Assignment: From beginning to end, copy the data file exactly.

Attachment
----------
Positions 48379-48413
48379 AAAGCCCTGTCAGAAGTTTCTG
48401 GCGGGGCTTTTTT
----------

Positions 48379-48413
48379 AAAGCCCTGTCAGAAGTTTCTG
48401 GCGGGGCTTTTTT